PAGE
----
OnePlus may have seemed like it had the higher moral ground back when it released the OnePlus One at a killer price, but it turns out that the company’s business model wasn’t sustainable in the long run.
Over the years, OnePlus slowly became more like the run-of-the-mill Chinese OEMs. Its phones have gotten more expensive and less capable of challenging costlier devices on both the hardware and software fronts.
OnePlus’ design language is lagging behind the competition, and for example, the entire OnePlus 9 series uses displays with a round punch hole in the corner — a design element that Samsung has reserved for its low-cost Galaxy phones.
And with Samsung releasing fantastic new mid-range phones such as the Galaxy A52 5G, smartphone customers have even fewer reasons to look at OnePlus as if it’s the industry’s savior. Because in reality, OnePlus hasn’t been true to that self-proclaimed role in many years.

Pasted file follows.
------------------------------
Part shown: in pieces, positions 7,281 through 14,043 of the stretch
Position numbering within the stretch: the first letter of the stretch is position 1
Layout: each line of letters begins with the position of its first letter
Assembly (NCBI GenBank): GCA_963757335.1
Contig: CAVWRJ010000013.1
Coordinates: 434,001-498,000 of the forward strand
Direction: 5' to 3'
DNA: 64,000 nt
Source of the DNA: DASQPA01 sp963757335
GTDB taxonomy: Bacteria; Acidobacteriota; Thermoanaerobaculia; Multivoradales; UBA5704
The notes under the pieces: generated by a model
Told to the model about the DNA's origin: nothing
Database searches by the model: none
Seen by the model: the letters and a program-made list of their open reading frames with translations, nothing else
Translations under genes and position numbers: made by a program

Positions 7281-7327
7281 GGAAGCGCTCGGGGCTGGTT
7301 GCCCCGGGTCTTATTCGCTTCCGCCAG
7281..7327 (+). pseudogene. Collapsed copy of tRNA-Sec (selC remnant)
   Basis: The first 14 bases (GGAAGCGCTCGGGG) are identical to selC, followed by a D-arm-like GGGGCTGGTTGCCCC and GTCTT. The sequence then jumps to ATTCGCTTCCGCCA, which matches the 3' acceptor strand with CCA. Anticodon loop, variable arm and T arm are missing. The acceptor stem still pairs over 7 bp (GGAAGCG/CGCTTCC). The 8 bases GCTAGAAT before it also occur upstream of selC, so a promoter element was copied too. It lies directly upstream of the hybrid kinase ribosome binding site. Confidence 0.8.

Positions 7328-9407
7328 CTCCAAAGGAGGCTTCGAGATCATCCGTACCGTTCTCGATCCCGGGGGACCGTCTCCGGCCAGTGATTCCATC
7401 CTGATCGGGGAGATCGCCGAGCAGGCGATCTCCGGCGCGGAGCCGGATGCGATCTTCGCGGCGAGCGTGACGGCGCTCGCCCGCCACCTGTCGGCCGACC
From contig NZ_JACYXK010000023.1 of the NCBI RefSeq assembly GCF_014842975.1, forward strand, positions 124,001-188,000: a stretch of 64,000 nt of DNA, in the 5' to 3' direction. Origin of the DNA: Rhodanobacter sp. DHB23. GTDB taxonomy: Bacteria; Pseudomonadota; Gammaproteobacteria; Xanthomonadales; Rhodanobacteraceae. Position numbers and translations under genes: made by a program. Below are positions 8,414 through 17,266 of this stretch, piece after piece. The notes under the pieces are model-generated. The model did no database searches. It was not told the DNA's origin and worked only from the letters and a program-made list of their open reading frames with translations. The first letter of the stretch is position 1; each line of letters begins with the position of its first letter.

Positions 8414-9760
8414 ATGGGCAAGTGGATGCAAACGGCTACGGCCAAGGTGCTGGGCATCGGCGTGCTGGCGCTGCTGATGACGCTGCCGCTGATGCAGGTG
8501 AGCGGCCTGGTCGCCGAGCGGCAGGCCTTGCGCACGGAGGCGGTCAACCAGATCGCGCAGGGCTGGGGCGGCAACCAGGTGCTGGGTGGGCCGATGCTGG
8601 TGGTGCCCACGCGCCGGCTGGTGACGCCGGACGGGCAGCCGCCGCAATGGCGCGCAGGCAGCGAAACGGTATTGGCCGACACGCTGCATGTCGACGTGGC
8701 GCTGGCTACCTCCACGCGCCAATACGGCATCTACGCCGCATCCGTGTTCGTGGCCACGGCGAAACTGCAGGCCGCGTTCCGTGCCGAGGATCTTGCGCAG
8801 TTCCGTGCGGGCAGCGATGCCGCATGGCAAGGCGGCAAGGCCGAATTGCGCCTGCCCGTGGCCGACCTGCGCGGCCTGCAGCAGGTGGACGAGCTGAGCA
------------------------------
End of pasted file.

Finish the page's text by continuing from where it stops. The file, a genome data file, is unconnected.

OnePlus has abandoned (near)stock Android OS
One of the biggest reasons why people used to love OnePlus phones was because the company had initially offered an almost-stock version of Android OS with a few extra customization options on top. In fact, it was one of the very few OEMs to do this, which meant that Android OS enthusiasts who didn’t want to own a Google / Nexus phone didn’t have too many other choices. OnePlus came in like a breath of fresh air in a sea of devices crippled by bloatware and custom UIs — like Samsung’s own, now-abandoned TouchWiz.
Fast forward to the present day and OnePlus is far from that original vision it held years ago. OnePlus phones no longer run Android-based CyanogenOS, but instead, the company has taken the example of other OEMs and has developed its own Android skin called OxygenOS. Is it original? Far from it. In fact, the version released in 2020 looks like it was heavily inspired by Samsung’s One UI.
This approach doesn’t inspire a lot of confidence, and at the end of the day, anyone who likes OnePlus’ software design direction would probably appreciate Samsung’s One UI even more.